I'm going to toss two products in to the ring.

    The Polk Audio Signa S2 is £220 and close enough in spec to compete with the Denon.

    The Yamaha SR-C20A is £199 and has no sub. Reviews comment on the depth of bass and how effective the clear voice tech is. It also maker a decent stab at music.

    Both are available from RicherSounds. Arrange yourself a demo and do an A/B comparison away from the noise of the shop floor. RS has demo rooms for this, but you'll need to make an appointment. Hear for yourself what the bass is like from both solutions. Buy what you think best fits the bill.
     
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  15. ETAF

    ETAF

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    As i mentioned in my post and by Lucid
    I have the Gen1 Sonos beam, purchased in advance on the release date, without a subwoofer and very pleased with the sound on the TV from it.
    But above your price point, you can still get the Gen1 Beam at around £399, in white about £349 but few in stock, as slowly being replaced by Gen2, although i think Sonos said in the release of Gen2 the Gen1 was still in production
    Anyway, for many years, I've been into hifi and I had some very top range gear for many years, but for the TV and my needs now the beam works really well.

    As Lucid & I have written , go and listen , also measure where you plan to put the sound bar, if in front of the TV , does it block the remote sensor , on my Panasonic TV it did.
    Should have but maybe worth checking HDMI ARC connection, allows the TV remote control to control the soundbar volume so no need for any extra remotes. I know my daughters and brothers older units have to use another remote to control the sound. I have Arc and the sonus is controlled from the TV remote.
     
    Last edited: 14 Oct 2021
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  16. freddiemercurystwin

    freddiemercurystwin

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    Good grief, the OP isn't a hi-fi buff he just wants a bit more punch and gravitas and I totally get where he's coming from and a budget soundbar with a subwoofer will absolutely do that, no need to blow his budget or fanny about arranging demo's. I'd buy the one I linked to, carefully unwrap it and try it out, if it's not satisfactory just package it back up and send it back to amazon no questions asked. You'll have the money back in your wallet as soon as it's been collected from the post office.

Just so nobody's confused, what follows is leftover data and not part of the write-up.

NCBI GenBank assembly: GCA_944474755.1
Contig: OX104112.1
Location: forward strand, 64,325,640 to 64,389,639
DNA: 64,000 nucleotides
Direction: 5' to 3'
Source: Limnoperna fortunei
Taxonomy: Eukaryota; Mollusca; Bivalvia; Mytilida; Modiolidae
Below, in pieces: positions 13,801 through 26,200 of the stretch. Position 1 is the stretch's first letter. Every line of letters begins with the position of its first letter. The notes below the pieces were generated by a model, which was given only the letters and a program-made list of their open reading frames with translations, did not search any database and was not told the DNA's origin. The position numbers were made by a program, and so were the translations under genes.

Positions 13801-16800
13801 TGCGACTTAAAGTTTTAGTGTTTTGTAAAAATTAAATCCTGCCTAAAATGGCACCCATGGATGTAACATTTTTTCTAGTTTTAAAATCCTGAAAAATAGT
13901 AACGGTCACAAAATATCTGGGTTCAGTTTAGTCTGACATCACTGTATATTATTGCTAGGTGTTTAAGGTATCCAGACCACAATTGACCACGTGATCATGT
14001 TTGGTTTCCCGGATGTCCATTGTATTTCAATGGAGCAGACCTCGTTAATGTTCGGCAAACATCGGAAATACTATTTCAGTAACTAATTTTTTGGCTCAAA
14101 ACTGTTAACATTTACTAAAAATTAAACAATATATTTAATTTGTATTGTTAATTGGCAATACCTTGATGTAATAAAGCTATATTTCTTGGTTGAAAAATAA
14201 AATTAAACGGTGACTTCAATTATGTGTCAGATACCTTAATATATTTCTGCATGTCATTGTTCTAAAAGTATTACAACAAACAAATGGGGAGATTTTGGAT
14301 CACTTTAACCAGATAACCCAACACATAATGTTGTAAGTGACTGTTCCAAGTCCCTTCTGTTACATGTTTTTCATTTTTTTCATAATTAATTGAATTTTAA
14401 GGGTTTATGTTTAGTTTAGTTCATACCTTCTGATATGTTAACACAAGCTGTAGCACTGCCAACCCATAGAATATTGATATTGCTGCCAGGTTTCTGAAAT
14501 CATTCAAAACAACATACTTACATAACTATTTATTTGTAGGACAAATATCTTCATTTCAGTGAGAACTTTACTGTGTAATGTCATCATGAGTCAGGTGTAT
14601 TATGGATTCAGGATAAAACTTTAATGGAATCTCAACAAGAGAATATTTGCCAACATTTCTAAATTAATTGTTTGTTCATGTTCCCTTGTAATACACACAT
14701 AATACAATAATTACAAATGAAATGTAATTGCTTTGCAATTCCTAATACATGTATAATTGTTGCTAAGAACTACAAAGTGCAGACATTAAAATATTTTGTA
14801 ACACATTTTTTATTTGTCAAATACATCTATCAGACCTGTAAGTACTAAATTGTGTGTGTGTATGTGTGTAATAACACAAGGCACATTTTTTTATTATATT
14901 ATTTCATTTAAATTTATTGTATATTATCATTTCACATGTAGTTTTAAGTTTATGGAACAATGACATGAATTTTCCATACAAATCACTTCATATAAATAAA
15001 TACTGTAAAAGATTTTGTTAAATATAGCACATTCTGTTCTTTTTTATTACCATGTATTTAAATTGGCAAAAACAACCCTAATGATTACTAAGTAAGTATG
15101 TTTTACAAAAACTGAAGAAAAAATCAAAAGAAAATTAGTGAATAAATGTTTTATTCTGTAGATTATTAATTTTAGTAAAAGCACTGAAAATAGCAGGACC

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  17. Lucid

    Lucid

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    Steady on. There's no need for you to overreact.

    I think we all get where the OP is coming from: Better sound than the TV. On a very simplistic level everything within the budget that has been suggested will do that, with- or without- sub.

    The point of posting here is to help the OP make an informed choice. It's to explain the reasons behind why the presence or lack of a sub isn't a deal maker/breaker.

    The point of arranging a demo is so one doesn't have to go through the rigmarole of doing a return.

    Something I noticed looking at various reviews and reading between the lines is the number of times folk haven't got the same result at home as in-store. Part of that could well be down to set-up. Who's to say then that doing your own home demo is going to go smoothly? An unfamiliar product, concern about keeping it pristine, "have I got the correct sound settings in my TV and streamer and app?"... "do I have the correct modes selected?" etc, lots of ducks to get in a row... All of those concerns go away with an in-store demo, and you get to compare a couple or more models.

    Whatever the end solution is, it's the OP's choice whether mail order or in-store works better, and whether a sound bar with a sub is or isn't better. This isn't a competition. This is help to make a choice with something more considered rather than guesswork and speculation.
     
    Last edited: 15 Oct 2021